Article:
DREAM Act: Obama stops deportation of children of illegal immigrants

The Right Wing and Mitt Romney denounce Obama, characterizing it as political. And you know what? They’re right. Photo: President Obama announces DREAM Act lite in the Rose Garden AP

WASHINGTON, June 16, 2012 — It’s highly unlikely anything, much less the right thing, will get passed by the GOP-dominated House or the grid-locked Democratic Senate. So President Obama stepped up and issued an executive order that bypasses Congress and allows more than 800,000 young people to stay here legally without fear of deportation. It’s the DREAM Act lite.

These are the children of undocumented or illegal immigrants who were brought here as kids, raised here, went to public school here, and are part of our society. Yet they are  always looking over their shoulders in fear of being deported. Until Friday. 

The executive order is far from a perfect solution and is not the DREAM Act that the Republican senators filibustered to death in 2010, even though it was the one-time brainchild of Utah’s Republican Senator Orrin Hatch. But that was BBO, Before Barack Obama. Now anything he or the Democrats propose is poison.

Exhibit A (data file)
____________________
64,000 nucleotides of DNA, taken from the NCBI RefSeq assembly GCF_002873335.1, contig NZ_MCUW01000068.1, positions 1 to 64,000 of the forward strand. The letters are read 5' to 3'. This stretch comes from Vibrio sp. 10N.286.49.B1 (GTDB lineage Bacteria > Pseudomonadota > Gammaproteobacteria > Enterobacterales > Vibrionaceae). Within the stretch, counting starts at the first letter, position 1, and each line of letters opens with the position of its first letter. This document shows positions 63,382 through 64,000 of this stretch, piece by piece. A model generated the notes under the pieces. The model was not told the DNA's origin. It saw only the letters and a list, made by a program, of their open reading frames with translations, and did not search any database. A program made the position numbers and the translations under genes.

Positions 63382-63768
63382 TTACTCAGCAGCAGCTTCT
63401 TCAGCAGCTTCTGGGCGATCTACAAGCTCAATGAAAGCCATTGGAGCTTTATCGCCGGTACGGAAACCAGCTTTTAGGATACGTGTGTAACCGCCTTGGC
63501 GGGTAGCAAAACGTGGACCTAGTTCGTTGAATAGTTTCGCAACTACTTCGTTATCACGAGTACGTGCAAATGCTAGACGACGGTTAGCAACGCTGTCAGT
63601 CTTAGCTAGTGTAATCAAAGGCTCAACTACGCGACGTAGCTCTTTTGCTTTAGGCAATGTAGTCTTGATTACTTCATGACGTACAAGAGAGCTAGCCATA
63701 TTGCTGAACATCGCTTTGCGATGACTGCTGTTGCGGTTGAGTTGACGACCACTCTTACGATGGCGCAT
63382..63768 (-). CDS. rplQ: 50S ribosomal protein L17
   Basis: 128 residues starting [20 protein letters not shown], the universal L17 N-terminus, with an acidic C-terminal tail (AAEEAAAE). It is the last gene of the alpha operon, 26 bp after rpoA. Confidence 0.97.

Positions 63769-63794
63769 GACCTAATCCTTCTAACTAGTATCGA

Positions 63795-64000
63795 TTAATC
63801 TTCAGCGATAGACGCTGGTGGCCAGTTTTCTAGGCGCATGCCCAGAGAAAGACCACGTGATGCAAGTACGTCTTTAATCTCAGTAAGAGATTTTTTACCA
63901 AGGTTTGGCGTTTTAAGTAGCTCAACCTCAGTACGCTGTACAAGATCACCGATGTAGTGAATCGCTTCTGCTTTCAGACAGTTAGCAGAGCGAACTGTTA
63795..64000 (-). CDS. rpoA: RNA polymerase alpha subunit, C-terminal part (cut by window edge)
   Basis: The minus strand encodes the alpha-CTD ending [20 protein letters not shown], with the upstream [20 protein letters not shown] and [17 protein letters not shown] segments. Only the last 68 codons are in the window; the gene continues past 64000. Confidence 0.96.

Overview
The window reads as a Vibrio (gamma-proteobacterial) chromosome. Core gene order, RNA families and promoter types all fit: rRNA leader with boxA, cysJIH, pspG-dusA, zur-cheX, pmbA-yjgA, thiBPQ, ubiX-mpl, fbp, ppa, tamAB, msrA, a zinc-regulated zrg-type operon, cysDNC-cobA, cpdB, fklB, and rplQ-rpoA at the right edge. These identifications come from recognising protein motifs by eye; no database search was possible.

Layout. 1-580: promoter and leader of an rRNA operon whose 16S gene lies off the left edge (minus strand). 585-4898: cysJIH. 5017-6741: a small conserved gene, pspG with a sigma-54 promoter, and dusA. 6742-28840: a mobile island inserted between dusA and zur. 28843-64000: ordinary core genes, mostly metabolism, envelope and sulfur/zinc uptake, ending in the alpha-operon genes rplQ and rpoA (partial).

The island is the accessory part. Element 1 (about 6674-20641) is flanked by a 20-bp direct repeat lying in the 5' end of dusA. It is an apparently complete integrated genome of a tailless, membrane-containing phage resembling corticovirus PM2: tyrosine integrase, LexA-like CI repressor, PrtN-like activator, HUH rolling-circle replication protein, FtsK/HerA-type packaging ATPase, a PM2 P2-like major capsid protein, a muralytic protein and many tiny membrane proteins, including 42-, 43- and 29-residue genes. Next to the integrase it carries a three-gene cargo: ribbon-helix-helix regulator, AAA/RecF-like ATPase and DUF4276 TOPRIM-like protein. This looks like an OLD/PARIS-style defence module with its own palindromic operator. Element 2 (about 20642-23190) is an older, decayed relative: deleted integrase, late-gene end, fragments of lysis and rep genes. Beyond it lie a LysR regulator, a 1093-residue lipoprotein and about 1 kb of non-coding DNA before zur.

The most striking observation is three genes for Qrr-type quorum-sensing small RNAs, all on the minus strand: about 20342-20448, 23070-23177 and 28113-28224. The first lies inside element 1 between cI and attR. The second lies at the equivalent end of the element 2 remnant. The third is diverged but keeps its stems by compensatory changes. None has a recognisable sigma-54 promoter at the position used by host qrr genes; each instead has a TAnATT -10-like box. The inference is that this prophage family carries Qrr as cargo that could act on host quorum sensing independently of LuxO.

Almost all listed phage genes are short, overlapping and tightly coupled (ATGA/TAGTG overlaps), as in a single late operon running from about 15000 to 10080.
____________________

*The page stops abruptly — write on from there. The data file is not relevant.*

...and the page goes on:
So what’s a president to do? After all, Obama did make the DREAM Act part of his campaign promise four years ago. Instead he has ended up deporting young people. In fact he has deported more illegal immigrants than any president since the 1950s, over 1.1 million since he took office.

Obama’s Stop Gap Plan

Young Hispanic students in Arizona, cheering the President’s executive order AP

Now the DREAM Act is basically dead in the water and here we are in another election year. So Obama did something only presidents can do. He ordered the Department of Homeland Security to stop deporting undocumented immigrants who came to this country before 16, have resided in the U.S. for a five years or more, and are in college or are high school grads or serve in the military. Plus they must be under 30 and have no criminal record.

It does not give amnesty (as President Reagan did) or a path to citizenship, and as the President said, “It is not a permanent fix.” 


Read also: DREAM ACT: We educated these children, shouldn’t they give back to our economy?


But it does pave the way for young people who have gone to our public schools to become participating and productive members of society. They can go to college and apply for financial aid to help underwrite their tuition, they can be legally employed, and they can apply for a driver’s license so they get to their jobs or classes.